Relative systemic hypertension in patients with sickle cell disease is associated with risk of pulmonary hypertension and renal insufficiency

Victor R. Gordeuk, Vandana Sachdev, James G. Taylor, Mark T. Gladwin, Gregory Kato, Oswaldo L. Castro

Research output: Contribution to journalArticle

Abstract

We analyzed entry data from 163 adult hemoglobin SS and Sβ0 thalassemia patients enrolled in the prospective Sickle Cell Pulmonary Hypertension Screening Study and stratified their ECHO-determined tricuspid regurgitant jet velocity (TRV) and serum creatinine concentration according to three systemic blood pressure categories. TRV was ≥2.5 m/sec in 27% of the patients with systolic blood pressure (SBP) < 120 mmHg and diastolic blood pressure (DBP) <70 mmHg, in 37% with SBP 120-139 mmHg or DBP 70-89 mmHg, and in 93% with SBP 140 mmHg or DBP 90 mmHg or higher (P < 0.0005 for trend). Serum creatinine concentration was 1.0 mg/dL or higher in 7% of patients with SBP < 120 mmHg and DBP < 70 mmHg, in 17% with SBP 120-139 mmHg or DBP 70-89 mmHg and 50% with SBP 140 mmHg or DBP 90 mmHg or higher (P < 0.0005 for trend). Over 2 years of follow-up, there were trends for more frequent progression to elevated TRV (P = 0.073) or creatinine (P = 0.037) values according to the higher systemic blood pressure categories. Our findings suggest that systemic SBP 120-139 mmHg or DBP 70-89 mmHg defines a category of relative systemic hypertension in patients with sickle cell disease that is associated with increased risk for pulmonary hypertension and renal dysfunction. Whether antihypertensive and/or nitric oxide donor therapy in sickle cell disease patients with relative hypertension prevents these and other complications should be determined by clinical trials.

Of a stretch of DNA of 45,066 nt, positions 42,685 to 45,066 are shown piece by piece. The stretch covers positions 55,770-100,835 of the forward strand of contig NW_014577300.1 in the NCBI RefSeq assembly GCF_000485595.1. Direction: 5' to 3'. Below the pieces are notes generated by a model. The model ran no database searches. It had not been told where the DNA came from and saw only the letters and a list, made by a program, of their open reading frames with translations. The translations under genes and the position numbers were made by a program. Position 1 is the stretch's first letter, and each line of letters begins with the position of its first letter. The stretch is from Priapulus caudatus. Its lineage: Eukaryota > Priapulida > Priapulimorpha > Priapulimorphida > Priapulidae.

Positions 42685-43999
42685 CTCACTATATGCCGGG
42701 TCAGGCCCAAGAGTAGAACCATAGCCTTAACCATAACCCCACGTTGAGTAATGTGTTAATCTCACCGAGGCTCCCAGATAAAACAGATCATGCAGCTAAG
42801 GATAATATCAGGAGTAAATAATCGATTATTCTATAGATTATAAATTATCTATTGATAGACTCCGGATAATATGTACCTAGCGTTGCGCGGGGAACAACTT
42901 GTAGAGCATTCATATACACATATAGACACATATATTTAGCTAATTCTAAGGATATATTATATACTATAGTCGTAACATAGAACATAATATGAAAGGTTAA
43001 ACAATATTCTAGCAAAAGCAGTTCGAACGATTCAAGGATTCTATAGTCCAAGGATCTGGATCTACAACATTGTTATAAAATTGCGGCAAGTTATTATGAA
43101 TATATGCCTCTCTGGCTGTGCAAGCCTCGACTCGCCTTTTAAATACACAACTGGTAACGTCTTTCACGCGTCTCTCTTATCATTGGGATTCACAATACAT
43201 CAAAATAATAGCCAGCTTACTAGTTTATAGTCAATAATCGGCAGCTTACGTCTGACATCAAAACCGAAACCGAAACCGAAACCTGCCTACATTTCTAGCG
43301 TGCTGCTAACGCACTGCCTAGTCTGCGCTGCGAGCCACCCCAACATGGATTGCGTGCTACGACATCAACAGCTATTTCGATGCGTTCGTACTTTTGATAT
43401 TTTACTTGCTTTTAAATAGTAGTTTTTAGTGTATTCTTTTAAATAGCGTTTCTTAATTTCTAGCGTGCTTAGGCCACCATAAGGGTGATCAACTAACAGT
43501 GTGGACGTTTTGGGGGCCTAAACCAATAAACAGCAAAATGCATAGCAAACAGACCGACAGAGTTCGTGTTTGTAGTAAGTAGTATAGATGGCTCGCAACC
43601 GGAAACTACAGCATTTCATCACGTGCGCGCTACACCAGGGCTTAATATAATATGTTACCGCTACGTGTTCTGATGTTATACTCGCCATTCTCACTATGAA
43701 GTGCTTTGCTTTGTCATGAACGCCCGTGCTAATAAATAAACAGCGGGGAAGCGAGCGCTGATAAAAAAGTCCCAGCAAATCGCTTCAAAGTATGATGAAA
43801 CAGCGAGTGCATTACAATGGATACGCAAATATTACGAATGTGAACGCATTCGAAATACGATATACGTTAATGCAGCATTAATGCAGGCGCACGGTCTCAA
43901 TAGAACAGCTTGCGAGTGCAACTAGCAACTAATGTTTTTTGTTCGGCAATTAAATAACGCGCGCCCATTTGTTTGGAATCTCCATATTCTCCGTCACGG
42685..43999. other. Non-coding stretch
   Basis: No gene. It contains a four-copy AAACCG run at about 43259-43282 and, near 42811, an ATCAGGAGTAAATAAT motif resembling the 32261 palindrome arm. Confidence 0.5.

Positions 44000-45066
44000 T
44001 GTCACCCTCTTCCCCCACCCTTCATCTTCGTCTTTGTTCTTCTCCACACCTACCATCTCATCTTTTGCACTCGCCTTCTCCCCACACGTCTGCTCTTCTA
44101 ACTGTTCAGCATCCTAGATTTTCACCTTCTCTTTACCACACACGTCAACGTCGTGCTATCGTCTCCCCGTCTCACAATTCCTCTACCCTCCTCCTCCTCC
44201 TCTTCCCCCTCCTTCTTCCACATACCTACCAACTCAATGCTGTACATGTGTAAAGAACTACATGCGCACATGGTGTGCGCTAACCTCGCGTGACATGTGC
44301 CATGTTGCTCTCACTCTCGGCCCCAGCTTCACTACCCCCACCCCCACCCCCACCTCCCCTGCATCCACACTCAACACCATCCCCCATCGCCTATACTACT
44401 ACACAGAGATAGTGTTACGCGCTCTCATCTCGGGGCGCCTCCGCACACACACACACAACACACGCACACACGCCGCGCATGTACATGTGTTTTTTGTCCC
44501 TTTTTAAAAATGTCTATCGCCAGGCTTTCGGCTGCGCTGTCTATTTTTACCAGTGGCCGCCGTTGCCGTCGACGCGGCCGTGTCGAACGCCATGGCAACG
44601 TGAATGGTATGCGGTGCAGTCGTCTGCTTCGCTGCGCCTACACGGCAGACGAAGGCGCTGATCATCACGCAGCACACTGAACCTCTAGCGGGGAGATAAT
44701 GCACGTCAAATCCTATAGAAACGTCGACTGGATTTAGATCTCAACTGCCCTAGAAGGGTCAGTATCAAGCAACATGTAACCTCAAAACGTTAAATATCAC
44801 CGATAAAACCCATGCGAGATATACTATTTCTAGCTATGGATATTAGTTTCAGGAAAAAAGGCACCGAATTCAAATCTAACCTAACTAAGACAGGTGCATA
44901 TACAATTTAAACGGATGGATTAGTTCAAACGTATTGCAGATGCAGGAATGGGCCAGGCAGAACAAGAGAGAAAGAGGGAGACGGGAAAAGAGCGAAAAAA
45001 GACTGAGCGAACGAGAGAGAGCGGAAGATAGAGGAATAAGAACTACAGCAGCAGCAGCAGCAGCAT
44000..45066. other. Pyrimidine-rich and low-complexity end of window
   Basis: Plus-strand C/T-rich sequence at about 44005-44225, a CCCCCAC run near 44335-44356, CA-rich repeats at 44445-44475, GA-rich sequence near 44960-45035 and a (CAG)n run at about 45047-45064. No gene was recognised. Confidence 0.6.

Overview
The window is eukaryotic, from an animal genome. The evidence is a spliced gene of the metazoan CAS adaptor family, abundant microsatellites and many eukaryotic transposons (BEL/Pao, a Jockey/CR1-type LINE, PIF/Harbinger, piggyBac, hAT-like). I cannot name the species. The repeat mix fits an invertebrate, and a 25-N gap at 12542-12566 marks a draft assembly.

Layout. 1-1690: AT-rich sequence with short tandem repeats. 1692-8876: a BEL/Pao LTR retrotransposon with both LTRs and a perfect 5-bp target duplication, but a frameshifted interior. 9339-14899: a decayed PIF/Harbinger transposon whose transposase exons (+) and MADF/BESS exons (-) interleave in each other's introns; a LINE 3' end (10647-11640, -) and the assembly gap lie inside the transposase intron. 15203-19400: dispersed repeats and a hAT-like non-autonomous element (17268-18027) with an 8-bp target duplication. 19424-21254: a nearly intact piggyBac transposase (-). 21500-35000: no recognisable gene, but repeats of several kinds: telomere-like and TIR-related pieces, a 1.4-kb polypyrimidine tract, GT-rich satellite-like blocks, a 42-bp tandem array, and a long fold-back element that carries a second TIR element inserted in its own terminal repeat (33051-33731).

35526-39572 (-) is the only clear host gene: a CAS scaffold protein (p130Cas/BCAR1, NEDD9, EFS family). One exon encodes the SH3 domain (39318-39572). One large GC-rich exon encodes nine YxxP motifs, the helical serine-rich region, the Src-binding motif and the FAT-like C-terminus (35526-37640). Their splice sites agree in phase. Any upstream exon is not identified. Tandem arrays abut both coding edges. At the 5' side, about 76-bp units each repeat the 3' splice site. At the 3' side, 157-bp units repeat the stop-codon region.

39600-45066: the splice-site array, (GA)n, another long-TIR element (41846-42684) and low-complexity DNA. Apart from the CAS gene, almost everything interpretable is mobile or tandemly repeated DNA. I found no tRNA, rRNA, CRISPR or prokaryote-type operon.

Original languageEnglish (US)
Pages (from-to)15-18
Number of pages4
JournalAmerican journal of hematology
Volume83
Issue number1
DOIs
StatePublished - Jan 1 2008

ASJC Scopus subject areas

  • Hematology

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